Devoting time to goal setting within a coaching conversation

Written by Matt Somers on . Posted in Coaching Skills for Managers

Devoting time to goal setting within a coaching conversation

Devoting time to goal setting within a coaching conversation

There is a famous story….

In 1953, researchers surveyed Yale’s graduating seniors to determine how many of them had specific, written goals for their future. The answer: 3%. Twenty years later, researchers polled the surviving members of the Class of 1953 — and found that the 3% with written goals had accumulated more personal financial wealth than the other 97% of the class combined!

I don’t imagine there’s a book or a training course on coaching that doesn’t emphasise the importance of goal setting. Indeed I’ve written about it here and examined the place of goals within an overall set of aims. The first part of the ARROW sequence is devoted to considering aims, with the setting of well formed goals and essential part of deciding how we specify success.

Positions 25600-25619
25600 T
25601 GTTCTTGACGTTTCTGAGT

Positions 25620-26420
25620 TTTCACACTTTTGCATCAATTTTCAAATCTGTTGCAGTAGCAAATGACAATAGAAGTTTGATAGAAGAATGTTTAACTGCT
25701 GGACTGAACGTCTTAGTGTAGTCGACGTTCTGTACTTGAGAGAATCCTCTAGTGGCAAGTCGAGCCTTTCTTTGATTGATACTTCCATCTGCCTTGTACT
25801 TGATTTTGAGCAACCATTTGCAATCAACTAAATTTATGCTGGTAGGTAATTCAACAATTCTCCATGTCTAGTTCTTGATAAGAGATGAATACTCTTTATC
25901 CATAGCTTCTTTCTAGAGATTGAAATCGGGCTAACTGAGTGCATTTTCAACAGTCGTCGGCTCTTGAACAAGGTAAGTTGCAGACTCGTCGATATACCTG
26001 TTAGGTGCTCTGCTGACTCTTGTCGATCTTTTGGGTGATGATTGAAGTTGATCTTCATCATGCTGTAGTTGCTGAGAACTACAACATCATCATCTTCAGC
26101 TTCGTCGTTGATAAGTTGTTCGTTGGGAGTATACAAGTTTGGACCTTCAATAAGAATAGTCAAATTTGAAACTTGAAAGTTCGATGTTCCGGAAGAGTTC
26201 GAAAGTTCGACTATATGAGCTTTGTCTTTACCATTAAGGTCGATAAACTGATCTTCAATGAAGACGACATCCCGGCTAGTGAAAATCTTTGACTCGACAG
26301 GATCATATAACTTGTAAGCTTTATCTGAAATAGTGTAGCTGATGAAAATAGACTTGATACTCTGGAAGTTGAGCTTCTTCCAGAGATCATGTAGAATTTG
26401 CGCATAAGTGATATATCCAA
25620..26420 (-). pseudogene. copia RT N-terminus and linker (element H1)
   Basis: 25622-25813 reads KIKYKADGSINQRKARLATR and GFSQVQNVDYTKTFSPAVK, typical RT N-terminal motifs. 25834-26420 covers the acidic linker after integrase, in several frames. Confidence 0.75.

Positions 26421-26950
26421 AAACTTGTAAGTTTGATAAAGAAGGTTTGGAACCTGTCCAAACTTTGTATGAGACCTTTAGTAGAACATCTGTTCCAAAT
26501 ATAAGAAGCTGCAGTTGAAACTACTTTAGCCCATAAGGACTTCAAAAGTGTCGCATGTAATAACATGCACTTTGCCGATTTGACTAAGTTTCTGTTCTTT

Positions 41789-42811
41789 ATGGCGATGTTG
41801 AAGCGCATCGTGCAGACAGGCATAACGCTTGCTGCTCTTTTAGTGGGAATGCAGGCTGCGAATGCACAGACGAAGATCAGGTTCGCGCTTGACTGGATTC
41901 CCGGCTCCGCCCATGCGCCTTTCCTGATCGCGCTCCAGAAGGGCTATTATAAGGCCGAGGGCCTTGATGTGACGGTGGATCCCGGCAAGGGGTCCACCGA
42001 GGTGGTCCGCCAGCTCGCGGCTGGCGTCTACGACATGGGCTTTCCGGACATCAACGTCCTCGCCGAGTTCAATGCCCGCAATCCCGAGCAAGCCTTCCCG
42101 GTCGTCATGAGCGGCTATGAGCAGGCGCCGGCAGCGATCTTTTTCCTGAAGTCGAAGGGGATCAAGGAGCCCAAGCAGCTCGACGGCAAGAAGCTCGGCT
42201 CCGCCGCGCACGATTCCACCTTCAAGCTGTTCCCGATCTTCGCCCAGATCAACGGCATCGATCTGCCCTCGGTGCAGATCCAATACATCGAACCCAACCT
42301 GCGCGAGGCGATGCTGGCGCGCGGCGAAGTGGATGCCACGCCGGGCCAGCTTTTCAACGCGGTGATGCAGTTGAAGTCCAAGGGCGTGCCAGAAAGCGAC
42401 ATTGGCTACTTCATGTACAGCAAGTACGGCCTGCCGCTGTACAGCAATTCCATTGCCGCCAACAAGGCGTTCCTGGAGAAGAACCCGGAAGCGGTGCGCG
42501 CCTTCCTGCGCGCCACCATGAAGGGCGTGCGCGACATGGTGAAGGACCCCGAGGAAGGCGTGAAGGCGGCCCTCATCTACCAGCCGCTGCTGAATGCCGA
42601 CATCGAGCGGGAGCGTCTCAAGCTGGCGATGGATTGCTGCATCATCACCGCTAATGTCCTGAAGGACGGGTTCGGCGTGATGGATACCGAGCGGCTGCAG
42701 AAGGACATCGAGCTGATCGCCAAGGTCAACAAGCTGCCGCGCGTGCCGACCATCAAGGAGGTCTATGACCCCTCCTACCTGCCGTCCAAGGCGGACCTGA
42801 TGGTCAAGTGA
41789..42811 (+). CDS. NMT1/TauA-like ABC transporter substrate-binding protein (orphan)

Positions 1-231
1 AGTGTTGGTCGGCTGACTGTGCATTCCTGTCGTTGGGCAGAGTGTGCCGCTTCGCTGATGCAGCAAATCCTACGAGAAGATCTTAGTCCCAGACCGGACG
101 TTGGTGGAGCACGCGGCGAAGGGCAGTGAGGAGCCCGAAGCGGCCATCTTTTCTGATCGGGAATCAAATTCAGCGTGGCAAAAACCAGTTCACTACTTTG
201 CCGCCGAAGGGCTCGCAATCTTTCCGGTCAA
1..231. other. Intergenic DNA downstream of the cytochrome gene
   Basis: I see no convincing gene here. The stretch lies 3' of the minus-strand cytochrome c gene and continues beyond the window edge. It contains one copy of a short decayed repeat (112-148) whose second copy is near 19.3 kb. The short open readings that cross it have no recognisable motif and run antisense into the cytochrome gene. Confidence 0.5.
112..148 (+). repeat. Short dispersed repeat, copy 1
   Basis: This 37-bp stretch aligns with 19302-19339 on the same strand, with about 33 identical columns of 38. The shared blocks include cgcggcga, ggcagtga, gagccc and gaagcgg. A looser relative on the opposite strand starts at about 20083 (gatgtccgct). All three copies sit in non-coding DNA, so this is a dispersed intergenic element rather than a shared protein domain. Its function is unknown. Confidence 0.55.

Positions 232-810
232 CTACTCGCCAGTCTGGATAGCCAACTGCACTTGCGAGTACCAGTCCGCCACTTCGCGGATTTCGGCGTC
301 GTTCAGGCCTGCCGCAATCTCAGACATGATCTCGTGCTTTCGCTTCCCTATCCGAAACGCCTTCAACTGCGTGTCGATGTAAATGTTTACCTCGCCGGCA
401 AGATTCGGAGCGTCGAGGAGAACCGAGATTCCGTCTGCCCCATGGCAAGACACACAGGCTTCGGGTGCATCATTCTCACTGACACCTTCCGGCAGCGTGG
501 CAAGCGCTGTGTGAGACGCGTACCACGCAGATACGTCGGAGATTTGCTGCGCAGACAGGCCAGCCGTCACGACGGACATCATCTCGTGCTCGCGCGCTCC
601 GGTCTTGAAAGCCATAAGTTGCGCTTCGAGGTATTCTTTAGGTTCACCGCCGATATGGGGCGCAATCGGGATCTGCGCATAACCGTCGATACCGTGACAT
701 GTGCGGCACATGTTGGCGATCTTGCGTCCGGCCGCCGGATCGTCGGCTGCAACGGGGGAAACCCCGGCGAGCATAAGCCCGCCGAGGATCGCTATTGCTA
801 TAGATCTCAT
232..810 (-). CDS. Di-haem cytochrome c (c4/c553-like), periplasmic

The Yale story goes some way to explaining the fixation with goal setting because it seems to prove the link with success, but why should this be so? Many believe it’s to do with activating something like a universal consciousness; that if you focus enough on what you want it will magically appear. Some of the self-help books even suggest that if your desire for a parking space is strong enough you will always find one free, but it doesn’t work for me.

My experience suggests the explanation is much more mundane.

It is our key principle of awareness at work once more. The more aware I am of my goal the more I notice factors in my situation that will lead me towards it; my brain automatically filters out stimulus not in keeping with my goal. If I set you a goal of spotting 6 yellow cars on your journey home, you may no notice that number, but you’ll see more than you would otherwise! We may not achieve our goals in full, but we’ll achieve more than we would without them.

By the way, despite it being a staple for motivational speakers for years, it appears the Yale story may be bogus. Nobody can find the original study. More evidence for the power of beliefs perhaps?

Tags: ,

Trackback from your site.

Leave a comment